Ivan Fallon: Economists got it wrong this year. I’m glad they did

As the economist Roger Bootle remarked the other day: 'As a result of yet more forecasting failure, economics has probably never before been held in such low esteem' and has lost any claim to be being regarded 'as a scientific pursuit'.

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More than six months have passed since the British referendum and, amazingly, the UK economy is still going strong.

The latest official figures, released just before Christmas, record positively rampant consumer spending in the autumn and economic growth of 0.6 per cent compared to the Treasury and Bank of England forecasts of zero.

Britain was supposed to be in recession by now. But it is not and it does not look like going there any time soon.

In the United States, Donald Trump’s election has not resulted in disaster either.

All major Wall Street indices hit record highs in December, which was also not supposed to happen. But then lots of things were not supposed to happen this year.

Just think back, if you can, to where we were in January. The first 10 trading days were among the most brutal investors have ever known, the worst start to a new year on record.

Global equity markets lost more than US$4 trillion of value and the news from China, where the economy looked as if it were about to fall off a cliff, suggested that was just for starters.

Commodity prices, particularly coal and iron ore, dropped to historic lows, bringing some mining shares down by 90 per cent.

The bond markets were savagely whiplashed by the conflicting forces of central banks selling reserves to support their currencies and investors rushing for safety.

The Bank of Japan further shocked the markets by embracing a policy of negative interest rates, causing bank shares, which had never recovered from the 2008/9 financial crisis, to plummet. Oil hit US$27.10 a barrel in the third week of January, causing huge dumping of shares and bonds, particularly those of the junk-rated American shale-drillers.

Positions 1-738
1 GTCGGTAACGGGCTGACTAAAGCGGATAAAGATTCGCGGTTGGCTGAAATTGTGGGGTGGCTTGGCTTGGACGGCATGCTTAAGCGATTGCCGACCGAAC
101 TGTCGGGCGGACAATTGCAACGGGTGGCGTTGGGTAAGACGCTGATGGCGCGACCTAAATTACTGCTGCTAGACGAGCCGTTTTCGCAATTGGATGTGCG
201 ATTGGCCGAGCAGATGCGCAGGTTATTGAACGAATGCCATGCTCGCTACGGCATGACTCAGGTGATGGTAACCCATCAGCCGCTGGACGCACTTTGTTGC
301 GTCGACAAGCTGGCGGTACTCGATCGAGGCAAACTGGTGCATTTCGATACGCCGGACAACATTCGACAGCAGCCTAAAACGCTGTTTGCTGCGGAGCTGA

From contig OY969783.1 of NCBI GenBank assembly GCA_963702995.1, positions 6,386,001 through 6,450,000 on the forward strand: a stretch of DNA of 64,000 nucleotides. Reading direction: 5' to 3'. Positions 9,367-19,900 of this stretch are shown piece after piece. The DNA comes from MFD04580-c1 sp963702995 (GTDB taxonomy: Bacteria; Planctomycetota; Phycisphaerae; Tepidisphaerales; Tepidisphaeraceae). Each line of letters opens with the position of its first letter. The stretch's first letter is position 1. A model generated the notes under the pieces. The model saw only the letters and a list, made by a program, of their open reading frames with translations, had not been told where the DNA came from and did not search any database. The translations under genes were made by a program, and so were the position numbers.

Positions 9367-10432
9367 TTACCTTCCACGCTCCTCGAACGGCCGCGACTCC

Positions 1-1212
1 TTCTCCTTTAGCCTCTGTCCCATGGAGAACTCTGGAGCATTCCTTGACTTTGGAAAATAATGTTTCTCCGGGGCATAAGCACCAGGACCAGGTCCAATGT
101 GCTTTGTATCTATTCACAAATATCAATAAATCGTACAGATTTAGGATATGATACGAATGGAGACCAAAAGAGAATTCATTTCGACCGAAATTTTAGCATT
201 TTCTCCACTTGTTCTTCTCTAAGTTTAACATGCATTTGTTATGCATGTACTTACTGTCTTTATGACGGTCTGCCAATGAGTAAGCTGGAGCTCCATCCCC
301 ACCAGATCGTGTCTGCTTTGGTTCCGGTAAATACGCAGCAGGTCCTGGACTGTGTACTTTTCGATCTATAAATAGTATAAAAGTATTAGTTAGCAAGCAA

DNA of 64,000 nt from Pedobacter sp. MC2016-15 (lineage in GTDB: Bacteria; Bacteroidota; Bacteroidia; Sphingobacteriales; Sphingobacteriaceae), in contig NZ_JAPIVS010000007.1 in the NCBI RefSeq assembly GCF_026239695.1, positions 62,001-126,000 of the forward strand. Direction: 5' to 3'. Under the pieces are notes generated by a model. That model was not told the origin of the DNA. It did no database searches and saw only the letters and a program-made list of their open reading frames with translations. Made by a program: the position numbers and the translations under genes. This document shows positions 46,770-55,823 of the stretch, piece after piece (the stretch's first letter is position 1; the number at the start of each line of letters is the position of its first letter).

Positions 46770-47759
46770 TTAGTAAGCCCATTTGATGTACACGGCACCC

The oil companies reported trillions of dollars of capital investment cancelled or postponed.

There was a serious fear that all this market disruption would feed through into the real economy and create a new world recession before the last one was properly over.

Yet all of that has faded in memory against the twin events of Brexit and Mr Trump’s election, whose consequences are still to come.

The markets stormed back, oil is above $50 a barrel and the FTSE 350 Mining Index has climbed by 95 per cent this year.

Anglo American and Glencore, two of the world’s biggest mining groups, have risen by 300 and 200 per cent, respectively. How we all wish we had foreseen that (I met a man recently who said he did – but then he used to work for Anglo).

So here we are at the end of the year with the UK economy growing like gangbusters (well, almost), US share valuations at record levels, the Chinese economy back on track, oil looking healthy and a bit of growth back in the European economies.

That looks a lot better than we might have expected back in January.

Or in June. Or even November, after the US election.

Who can blame the forecasters for getting all of that wrong? As the economist Roger Bootle remarked the other day: “As a result of yet more forecasting failure, economics has probably never before been held in such low esteem” and has lost any claim to be being regarded “as a scientific pursuit”.

I am glad I did not know that when I was studying economics half a century ago.

So what we can forecast with some certainty in 2017 is that the forecasters will be wrong again, events will come along out of the blue as they always do, and that somehow life will go on.

A prime example is the Italian banking crisis where the government bailout of Monte dei Paschi di Siena has actually happened, but the crisis is far from over.

The move has set the hares running in Germany, which is determined that the rescue should not set precedents that could be exploited by other banks to avoid the full force of EU regulations.

It also adds to Italy’s debt pile, already 133 per cent of GDP, the highest in the euro zone after Greece.

And unless Italy’s struggling economy also improves, the bailout’s success is far from certain.

Similarly, the issues over Deutsche Bank, which reached a $7.2bn deal with US authorities, which included a $3.1bn civil penalty, have still to play out.

One can think of another dozen scenarios that could tip a delicately balanced economic and political world over the edge in 2017.

I do not see any point in that – surprises will still happen.

Personally, I am grateful to be where we are.

The biggest surprise of 2016 is how well it is ending.

Ivan Fallon is a former business editor of The Sunday Times and the author of Black Horse Ride: The Inside Story of Lloyds and the Financial Crisis.


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